Fiction – paperback; Fourth Estate; 356 pages; 2021.
The summer after I wrote the story that killed Tracey Doran, I had just stopped sleeping with two very different men, following involvement in what some people on the internet called a ‘sex scandal’, although when it was described that way it didn’t seem like the kind of thing that happened to me.
So begin’s Jacqueline Maley’s The Truth About Her, a story about a newspaper journalist whose work — and messy sex life — comes back to bite her.
Journalist in trouble
This literary-novel-cum-psychological-thriller is set in Sydney and follows the pursuits of Suzy Hamilton, a hardworking investigative journalist who normally writes about politics. Indeed, when the novel opens, she discovers that she’s being sued for defaming a retired media mogul in a 400-word piece she wrote covering a former prime minister’s funeral.
But she steps outside her normal reporting expertise when she gets a tip-off that Tracey Doran, a local wellness blogger, organic food expert, social media influencer and podcaster, isn’t all she’s cracked up to be. The story is too good to ignore, so she writes one that exposes the truth behind Tracey’s lies.
Tracey, it turns out, hasn’t cured herself of cancer, as she claims, because she never had cancer in the first place. (If this sounds vaguely familiar it’s probably because it borrows heavily on the Belle Gibson scandal in which an Australian wellness guru was found guilty of fraud. You can read more about that on Wikipedia or watch the documentary ‘Bad Influencer’ which is currently available on BBC iPlayer in the UK and ABC iView in Australia.)
Following the publication of the story, Tracey commits suicide. (This, by the way, isn’t a plot spoiler — it happens in the first chapter. The novel is about the outfall of this event, not the event itself.)
Suzy, shocked by the news, tries not to take it to heart — everyone, after all, keeps telling her it’s not her fault.
But when she starts receiving intimidating messages and items in the post reminding her that Tracey is dead, it’s hard to ignore the consequences of writing the story. When Tracey’s mother starts pursuing her, demanding she write Tracey’s story the way she wants it to be written — a form of redemption, if you will — it all gets a bit messy and stressful.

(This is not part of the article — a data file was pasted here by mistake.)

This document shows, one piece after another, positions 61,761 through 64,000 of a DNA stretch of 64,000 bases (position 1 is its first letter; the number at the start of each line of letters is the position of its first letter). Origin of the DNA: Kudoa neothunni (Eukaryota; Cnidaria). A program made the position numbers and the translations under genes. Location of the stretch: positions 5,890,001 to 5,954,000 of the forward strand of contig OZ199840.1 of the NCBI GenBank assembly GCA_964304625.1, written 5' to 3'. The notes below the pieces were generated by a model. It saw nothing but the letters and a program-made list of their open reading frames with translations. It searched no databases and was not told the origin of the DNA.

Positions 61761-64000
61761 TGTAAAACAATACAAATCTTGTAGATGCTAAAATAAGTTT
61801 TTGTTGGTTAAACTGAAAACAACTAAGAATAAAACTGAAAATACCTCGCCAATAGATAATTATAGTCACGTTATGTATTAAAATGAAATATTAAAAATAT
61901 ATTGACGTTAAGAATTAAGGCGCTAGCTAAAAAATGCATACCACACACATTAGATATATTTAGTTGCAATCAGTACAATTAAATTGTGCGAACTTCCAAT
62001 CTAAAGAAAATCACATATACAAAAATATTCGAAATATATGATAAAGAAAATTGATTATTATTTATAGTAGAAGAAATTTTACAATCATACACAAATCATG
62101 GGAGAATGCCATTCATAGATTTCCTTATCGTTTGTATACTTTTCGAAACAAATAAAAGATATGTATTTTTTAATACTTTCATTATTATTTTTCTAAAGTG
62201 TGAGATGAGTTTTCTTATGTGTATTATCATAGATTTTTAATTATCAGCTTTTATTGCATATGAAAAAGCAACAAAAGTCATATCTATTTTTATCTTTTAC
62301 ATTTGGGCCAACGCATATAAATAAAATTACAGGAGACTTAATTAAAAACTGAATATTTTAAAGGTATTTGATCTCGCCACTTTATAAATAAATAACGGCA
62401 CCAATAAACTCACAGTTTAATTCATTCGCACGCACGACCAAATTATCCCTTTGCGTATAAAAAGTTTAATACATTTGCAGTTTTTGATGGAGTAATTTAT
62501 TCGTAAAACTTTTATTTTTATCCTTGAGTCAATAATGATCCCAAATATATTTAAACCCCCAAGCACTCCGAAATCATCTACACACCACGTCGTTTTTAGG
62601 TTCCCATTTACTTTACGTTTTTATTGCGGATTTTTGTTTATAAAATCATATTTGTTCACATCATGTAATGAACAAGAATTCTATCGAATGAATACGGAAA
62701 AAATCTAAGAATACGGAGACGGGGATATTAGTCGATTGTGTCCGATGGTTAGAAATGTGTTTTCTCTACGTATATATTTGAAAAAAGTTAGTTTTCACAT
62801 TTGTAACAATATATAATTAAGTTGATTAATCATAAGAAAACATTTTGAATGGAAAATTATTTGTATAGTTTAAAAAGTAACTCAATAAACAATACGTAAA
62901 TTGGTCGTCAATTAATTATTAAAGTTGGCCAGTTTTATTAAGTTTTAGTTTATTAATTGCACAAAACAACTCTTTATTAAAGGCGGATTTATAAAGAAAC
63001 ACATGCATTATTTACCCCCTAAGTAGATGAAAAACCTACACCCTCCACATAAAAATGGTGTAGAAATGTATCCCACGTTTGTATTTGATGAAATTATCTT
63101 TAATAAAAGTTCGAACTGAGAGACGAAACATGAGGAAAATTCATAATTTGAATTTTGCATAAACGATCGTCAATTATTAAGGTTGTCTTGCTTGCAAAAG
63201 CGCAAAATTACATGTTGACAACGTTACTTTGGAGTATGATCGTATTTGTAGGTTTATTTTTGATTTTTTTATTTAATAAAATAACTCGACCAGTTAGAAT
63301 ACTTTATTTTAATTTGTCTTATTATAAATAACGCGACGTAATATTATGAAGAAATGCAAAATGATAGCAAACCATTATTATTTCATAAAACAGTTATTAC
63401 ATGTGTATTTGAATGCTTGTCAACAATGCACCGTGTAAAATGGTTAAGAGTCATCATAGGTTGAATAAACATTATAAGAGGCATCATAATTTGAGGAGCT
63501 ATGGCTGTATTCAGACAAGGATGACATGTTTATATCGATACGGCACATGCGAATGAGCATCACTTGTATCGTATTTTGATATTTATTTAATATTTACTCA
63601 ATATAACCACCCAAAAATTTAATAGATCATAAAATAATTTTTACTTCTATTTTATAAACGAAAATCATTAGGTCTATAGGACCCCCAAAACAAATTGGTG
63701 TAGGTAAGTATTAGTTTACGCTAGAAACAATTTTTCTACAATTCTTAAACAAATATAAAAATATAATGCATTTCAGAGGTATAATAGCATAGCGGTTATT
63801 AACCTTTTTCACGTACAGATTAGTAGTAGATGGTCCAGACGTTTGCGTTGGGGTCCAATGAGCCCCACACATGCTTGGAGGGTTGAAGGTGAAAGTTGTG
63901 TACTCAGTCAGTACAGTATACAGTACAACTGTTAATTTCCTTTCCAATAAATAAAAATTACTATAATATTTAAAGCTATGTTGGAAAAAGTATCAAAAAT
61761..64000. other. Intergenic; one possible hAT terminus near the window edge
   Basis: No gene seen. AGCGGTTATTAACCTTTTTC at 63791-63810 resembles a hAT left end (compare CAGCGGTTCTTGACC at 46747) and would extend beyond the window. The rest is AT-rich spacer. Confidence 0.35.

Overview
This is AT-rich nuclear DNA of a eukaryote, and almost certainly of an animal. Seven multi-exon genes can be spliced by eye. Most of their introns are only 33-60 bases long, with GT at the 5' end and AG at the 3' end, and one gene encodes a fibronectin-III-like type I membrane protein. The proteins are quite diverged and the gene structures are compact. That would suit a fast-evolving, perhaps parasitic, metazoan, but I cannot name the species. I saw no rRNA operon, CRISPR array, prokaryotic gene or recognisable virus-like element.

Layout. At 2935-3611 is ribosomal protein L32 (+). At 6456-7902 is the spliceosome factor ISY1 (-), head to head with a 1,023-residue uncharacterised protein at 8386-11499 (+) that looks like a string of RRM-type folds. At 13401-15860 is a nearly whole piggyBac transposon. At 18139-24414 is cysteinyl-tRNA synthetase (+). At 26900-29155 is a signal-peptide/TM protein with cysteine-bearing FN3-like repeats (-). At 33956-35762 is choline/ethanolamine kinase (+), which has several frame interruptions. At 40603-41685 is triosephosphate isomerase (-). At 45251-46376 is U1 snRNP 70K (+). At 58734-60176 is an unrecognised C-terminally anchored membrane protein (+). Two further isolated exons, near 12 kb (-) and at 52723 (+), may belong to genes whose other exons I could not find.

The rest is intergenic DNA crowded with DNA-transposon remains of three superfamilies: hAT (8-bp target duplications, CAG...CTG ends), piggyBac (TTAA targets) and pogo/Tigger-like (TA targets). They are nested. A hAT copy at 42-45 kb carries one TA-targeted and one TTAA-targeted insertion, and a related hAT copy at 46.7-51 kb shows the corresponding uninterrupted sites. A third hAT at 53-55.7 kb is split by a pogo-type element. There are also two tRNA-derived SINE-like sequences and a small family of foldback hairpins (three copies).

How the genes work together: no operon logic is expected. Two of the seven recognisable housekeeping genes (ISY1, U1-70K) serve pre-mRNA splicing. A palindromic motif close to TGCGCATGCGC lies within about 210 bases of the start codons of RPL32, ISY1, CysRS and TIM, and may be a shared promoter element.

While all this is going on, Suzy is juggling single-motherhood, worrying about her financial situation and anxious that the house she lives in rent-free, courtesy of an aged uncle, is about to be sold out from underneath her feet. Then there’s her judgemental mother, alcoholic (but kindly) father and two different lovers to worry about.
All of Suzy’s anger, guilt, shame, frustration, anxiety and stress resonate off the page.
Densely written story
The Truth About Her is a densely written novel, and despite the suspenseful nature of it — is Tracey’s mother, for instance, going to wreak violent revenge, and what is “the incident” Suzy keeps referring to which brought about the end of her marriage — I found my interest waning in places. There are too many detailed scenes and conversations, which help develop the characters but don’t do much to move the story along.
I sometimes felt that the author couldn’t make up her mind as to whether this was a book about mothering or a book about the consequences of a journalist’s actions. Trying to do both just made for a long, not always absorbing, tale — for this reader anyway.
That said, I did like the way the novel explores the ethical dilemmas faced by journalists, including the “ownership” of stories (and images), the boundaries between subject and story, and the difficulties associated with telling the truth. Ultimately, this isn’t a book about journalism, but a book about power: who has it, how it’s acquired, how it’s lost and why it’s important.